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Articles from 2016 In July


What Does Neurology Group's Recommendation on PFO Closure Mean for St. Jude?

The American Academy of Neurology has recommended against percutaneous closure of a congenital heart defect in patients who have had a stroke just as St. Jude Medical anticipates a device to treat the condition will gain FDA approval.

Nancy Crotti

St. Jude Medical doesn't even have FDA approval yet for a device purported to prevent stroke, and a major physicians' group is warning against implanting it in stroke survivors.

Learn what it takes to innovate in the structural heart space at the MD&M Minneapolis conference on September 21, 2016.

St. Jude's Amplatzer PFO Occluder would treat patent foramen ovale (PFO), a congenital defect that causes a hole in the wall between the heart's upper chambers. Study results show that 94% of patients who received the device had effective closure of the holes in their hearts six months after surgery. St. Jude CEO Michael Rousseau recently said he expects FDA approval later this year.

Meanwhile, the American Academy of Neurology updated its guidance to recommend against catheter-based PFO closure for patients who have had a stroke. The practice advisory was published in the July 27, 2016, online issue of Neurology, the academy's medical journal.

Percutaneous PFO closure with the Amplatzer PFO possibly decreases the risk of recurrent stroke while possibly increasing the risk of new-onset atrial fibrillation, "and is highly likely to be associated with a procedural complication risk of 3.4%," the study says.

In other words, one in 60 patients who had the implant might benefit from it, "which is not great," said study coauthor Gary Gronseth, MD, the academy's chief evidence-based-medicine methodologist. "When we meta-analyzed the data, the benefit seems to be small and that estimate is biased, and so great caution must be exercised."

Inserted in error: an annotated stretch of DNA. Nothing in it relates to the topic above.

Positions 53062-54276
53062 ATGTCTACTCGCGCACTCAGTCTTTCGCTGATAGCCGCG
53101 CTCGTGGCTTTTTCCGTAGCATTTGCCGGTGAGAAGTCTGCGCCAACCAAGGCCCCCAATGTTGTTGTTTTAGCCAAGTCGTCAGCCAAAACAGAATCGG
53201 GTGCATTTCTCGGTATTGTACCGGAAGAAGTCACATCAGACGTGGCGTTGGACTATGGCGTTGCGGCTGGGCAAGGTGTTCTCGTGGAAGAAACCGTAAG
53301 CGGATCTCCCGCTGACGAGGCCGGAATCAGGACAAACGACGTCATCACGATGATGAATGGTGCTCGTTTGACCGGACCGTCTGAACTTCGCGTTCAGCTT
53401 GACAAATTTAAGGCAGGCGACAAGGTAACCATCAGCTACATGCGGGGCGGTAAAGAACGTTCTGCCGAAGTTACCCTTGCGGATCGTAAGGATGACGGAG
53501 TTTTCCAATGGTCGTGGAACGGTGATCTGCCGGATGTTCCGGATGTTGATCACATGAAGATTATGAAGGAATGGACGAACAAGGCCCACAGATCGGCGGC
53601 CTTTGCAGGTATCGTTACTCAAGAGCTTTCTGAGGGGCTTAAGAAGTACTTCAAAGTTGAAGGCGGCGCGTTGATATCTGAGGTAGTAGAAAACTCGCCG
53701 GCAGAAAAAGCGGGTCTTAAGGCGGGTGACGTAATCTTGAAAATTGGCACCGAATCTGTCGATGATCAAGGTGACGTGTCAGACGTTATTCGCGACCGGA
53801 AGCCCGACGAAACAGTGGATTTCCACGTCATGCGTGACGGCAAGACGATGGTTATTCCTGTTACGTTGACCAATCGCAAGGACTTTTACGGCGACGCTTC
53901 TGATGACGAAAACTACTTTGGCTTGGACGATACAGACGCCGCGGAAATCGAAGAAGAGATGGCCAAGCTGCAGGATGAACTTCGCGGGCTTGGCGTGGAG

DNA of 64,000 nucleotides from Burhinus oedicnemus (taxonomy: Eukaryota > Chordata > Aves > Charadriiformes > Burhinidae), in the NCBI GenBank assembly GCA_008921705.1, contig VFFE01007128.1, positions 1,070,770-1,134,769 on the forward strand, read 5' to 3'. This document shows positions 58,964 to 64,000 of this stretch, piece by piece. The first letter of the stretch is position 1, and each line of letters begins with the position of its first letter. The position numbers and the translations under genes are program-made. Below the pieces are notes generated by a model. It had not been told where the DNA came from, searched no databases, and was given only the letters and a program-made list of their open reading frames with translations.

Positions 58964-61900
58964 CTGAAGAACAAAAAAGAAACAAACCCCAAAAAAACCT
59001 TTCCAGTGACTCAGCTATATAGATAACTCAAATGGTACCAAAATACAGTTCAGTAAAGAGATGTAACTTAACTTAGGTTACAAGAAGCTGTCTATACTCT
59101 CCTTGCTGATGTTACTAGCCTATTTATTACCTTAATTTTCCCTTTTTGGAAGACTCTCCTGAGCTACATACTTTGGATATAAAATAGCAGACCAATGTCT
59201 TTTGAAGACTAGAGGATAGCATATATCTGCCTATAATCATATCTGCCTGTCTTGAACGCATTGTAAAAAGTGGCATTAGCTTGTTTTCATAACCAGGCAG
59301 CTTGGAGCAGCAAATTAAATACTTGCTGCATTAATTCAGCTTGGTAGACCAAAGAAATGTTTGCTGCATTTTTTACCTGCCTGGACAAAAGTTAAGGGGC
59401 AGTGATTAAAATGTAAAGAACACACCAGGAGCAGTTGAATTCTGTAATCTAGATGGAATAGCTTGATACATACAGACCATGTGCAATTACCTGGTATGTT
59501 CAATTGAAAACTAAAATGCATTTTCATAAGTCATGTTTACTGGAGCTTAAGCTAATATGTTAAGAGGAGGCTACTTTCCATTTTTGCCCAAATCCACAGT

One in four people has a PFO, and most people will have a blood clot in their leg that doesn't cause any symptoms, Gronseth noted. In people who do not have a PFO, these clots are harmlessly filtered by the lungs, but the presence of a PFO might allow clots to pass from the right side of the heart to the left side, which sends blood to the brain, he explained. It also might not. Doctors simply don't know how much of a difference having a PFO makes in terms of having a stroke, he added.

"Clinicians should not routinely offer percutaneous PFO closure to patients with cryptogenic ischemic stroke outside of a research setting," the study concludes. "In rare circumstances, such as recurrent strokes despite adequate medical therapy with no other mechanism identified, clinicians may offer the Amplatzer PFO Occluder if it is available."

The neurology group said its researchers reviewed all available scientific studies on people with PFO--a permanent implant--who had also had an ischemic stroke, which is a stroke caused by a blood clot, or a transient ischemic attack, which is an episode of temporary stroke symptoms.  

The Amplatzer PFO Occluder consists of two disks, a nitinol mesh, and polyester fabric, and can be recaptured and repositioned to ensure proper placement, according to St. Jude.  The product came to St. Jude by way of its 2010 acquisition of AGA Medical Corp.

In May, an FDA panel voted 15-1 that there was reasonable assurance that the device is safe for use, 11-5 that its benefits outweigh the risks, and 9-7 that it is effective for the intended use. St. Jude puts a lot of stock in the panel's recommendation, according to an emailed statement from the company.

"We believe Patent Foramen Ovale (PFO) closure represents an important treatment option for patients with a PFO who have experienced a cryptogenic stroke and is a therapy backed by compelling clinical evidence," the statement reads. "The positive discussion during the FDA meeting and resulting vote is an important step toward approval of the technology in the United States, and we look forward to additional discussions with the FDA in the coming months."